Amazon.com Inc.’s willingness to gain customer loyalty by shouldering the costs of nationwide shipping and access to online movies has its limits.
The stock fell 11 percent after a 20 percent jump in operating costs led Amazon (Nasdaq: AMZN) to miss analysts’ fourth-quarter profit estimates Thursday.
The company is considering raising the price of its $79-a-year Prime membership for the first time. That service, which includes two-day shipping and endless video streaming, may increase by $20 to $40 a year in the United States, the company said.
Amazon’s expenses have been climbing as Chief Executive Officer Jeff Bezos pumps money into new initiatives such as warehouses to speed shipments and research on home-delivery drones. While Bezos continues to tout “world-class customer service” — a phrase he used in Thursday’s statement — sales growth is slowing and there are limits to how much he’s willing to subsidize users.
“They are launching drones for delivery, but when you miss earnings, investing in risky technology like that gets put on the back burner,” said Gene Alvarez, an analyst at Stamford, Conn.-based researcher Gartner Inc.
The stock closed at $358.69 in New York Friday, declining the most since Nov. 13. The shares have climbed 35 percent in the past year, compared with the Standard & Poor’s 500 Index’s 19 percent advance.
Amazon’s net income was $239 million, or 51 cents a share, the Seattle-based company said Thursday. Analysts on average had projected profit of 69 cents a share, according to data compiled by Bloomberg. Operating costs climbed to $25.1 billion from $20.9 billion a year earlier.
Sales in the holiday quarter increased at the slowest rate since 2008. Revenue rose 20 percent to $25.6 billion, trailing the $26.1 billion average analyst estimate. The company’s dominance of U.S. e-commerce isn’t translating globally, with international sales growth slowing to 13 percent in the quarter from 21 percent a year earlier.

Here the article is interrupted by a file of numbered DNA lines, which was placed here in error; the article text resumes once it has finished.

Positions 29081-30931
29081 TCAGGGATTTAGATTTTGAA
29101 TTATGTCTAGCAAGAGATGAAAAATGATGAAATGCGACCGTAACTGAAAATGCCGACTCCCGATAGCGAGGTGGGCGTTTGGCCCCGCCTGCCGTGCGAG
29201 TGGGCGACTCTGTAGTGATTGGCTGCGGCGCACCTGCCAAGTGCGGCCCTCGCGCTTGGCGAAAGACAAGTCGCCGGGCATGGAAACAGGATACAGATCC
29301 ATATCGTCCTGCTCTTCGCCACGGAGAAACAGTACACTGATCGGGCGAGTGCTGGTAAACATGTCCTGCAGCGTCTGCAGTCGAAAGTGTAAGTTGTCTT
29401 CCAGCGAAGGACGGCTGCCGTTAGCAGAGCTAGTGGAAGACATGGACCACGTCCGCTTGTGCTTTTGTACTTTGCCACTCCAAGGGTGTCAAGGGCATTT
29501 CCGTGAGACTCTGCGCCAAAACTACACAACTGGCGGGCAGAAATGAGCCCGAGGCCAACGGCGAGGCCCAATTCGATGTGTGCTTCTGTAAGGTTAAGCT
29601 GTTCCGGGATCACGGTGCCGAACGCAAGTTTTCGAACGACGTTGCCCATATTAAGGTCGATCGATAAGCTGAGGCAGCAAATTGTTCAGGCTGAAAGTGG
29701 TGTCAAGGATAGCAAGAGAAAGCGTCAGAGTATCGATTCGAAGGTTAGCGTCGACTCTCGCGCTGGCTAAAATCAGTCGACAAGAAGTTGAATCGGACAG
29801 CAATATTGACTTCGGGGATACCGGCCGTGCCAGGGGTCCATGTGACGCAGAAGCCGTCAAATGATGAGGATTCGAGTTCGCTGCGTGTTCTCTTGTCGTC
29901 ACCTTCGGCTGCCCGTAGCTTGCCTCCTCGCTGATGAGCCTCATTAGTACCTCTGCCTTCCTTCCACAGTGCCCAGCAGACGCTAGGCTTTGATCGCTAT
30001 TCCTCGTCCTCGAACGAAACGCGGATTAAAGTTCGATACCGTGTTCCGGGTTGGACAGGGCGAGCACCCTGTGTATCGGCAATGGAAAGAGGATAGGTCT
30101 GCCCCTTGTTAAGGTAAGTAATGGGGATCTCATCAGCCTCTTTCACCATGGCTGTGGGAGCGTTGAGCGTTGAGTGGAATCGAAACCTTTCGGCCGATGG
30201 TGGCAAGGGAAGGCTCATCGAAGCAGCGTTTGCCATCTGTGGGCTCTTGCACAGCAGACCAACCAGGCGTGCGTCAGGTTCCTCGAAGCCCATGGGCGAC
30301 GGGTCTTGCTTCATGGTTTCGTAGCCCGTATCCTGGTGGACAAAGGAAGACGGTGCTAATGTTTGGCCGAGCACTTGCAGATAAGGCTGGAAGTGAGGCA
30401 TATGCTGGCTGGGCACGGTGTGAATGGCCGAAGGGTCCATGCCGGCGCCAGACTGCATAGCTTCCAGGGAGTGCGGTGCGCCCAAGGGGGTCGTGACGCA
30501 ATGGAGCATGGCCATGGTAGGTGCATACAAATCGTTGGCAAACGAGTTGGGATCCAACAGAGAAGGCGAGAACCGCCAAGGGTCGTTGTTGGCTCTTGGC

“What we see is continued growth, but a slowing rate of growth,” said Michael Pachter, an analyst at Wedbush Securities in Los Angeles, who rates the stock the equivalent of a “hold.”
Tom Szkutak, Amazon’s chief financial officer, said on the conference call with analysts that the potential increase in Prime is the result of higher fuel and shipping costs. The company hasn’t lifted the price since introducing the service nine years ago, he said.
“Customers like the service and they are using it a lot more,” Szkutak said. He also said additions to Prime such as access to online movies and television shows, which the company must pay to acquire, is adding to the cost of the service.
Amazon’s net shipping costs in the period jumped 19 percent to $1.21 billion. Fulfillment expenses surged 29 percent to $2.92 billion. Technology and content costs — for research and development — increased 38 percent to $1.86 billion
Amazon, which sells everything from high-definition televisions to toy trains, is still taking market share from brick-and-mortar retailers like Best Buy Co. (NYSE: BBY).
The e-commerce market is expected to climb 15 percent this year to $300.6 billion, according to researcher EMarketer Inc. Cyber Monday, the first Monday after Thanksgiving, was the heaviest Web-spending day on record, with consumers shelling out more than $2 billion, according to ComScore Inc.
The record holiday season brought some snarls as well. Amazon and other retailers issued rebates after United Parcel Service Inc. (NYSE: UPS) and FedEx Corp. (NYSE: FDX), overwhelmed by demand, were late in delivering some packages to customers.
“It’s entirely possible that they have trained consumers to just buy Christmas presents at the last second, and weren’t prepared for the logistical issues,” Pachter said.
Sales in North America jumped 26 percent in the period to $15.3 billion. Operating margin, a metric of profitability, rose to 2 percent from 1.9 percent a year earlier.
The company’s loyal band of investors is betting on Bezos’ ability to deliver continued sales growth as Amazon adds online video options, bolsters its line of Kindle devices, wins business customers for its cloud servers and expands its grocery-delivery service. Amazon doesn’t disclose sales of individual products.
As of Thursday’s close, Amazon’s stock rally, which dates to late 2008, had driven its price-to-earnings ratio for the past 12 months to more than 1,400 — about 85 times higher than the average of companies in the S&P 500. Apple Inc. (Nasdaq: AAPL), which last week reported profit of $13.1 billion, trades for 12.4 times earnings.
Amazon forecast first-quarter sales of $18.2 billion to $19.9 billion, compared with the average analyst estimate of $19.7 billion, according to data compiled by Bloomberg. For operating income, results will range from a loss of $200 million to a profit of $200 million.
Analysts remain bullish. Among those tracked by Bloomberg, 36 recommend buying Amazon shares and 11 have hold ratings; none suggest selling the stock.
“This is a leading e-commerce company taking huge amounts of share in what is still an incredibly large retail opportunity,” said Chad Bartley, an analyst at Pacific Crest Securities in Portland who has the equivalent of a “buy” rating.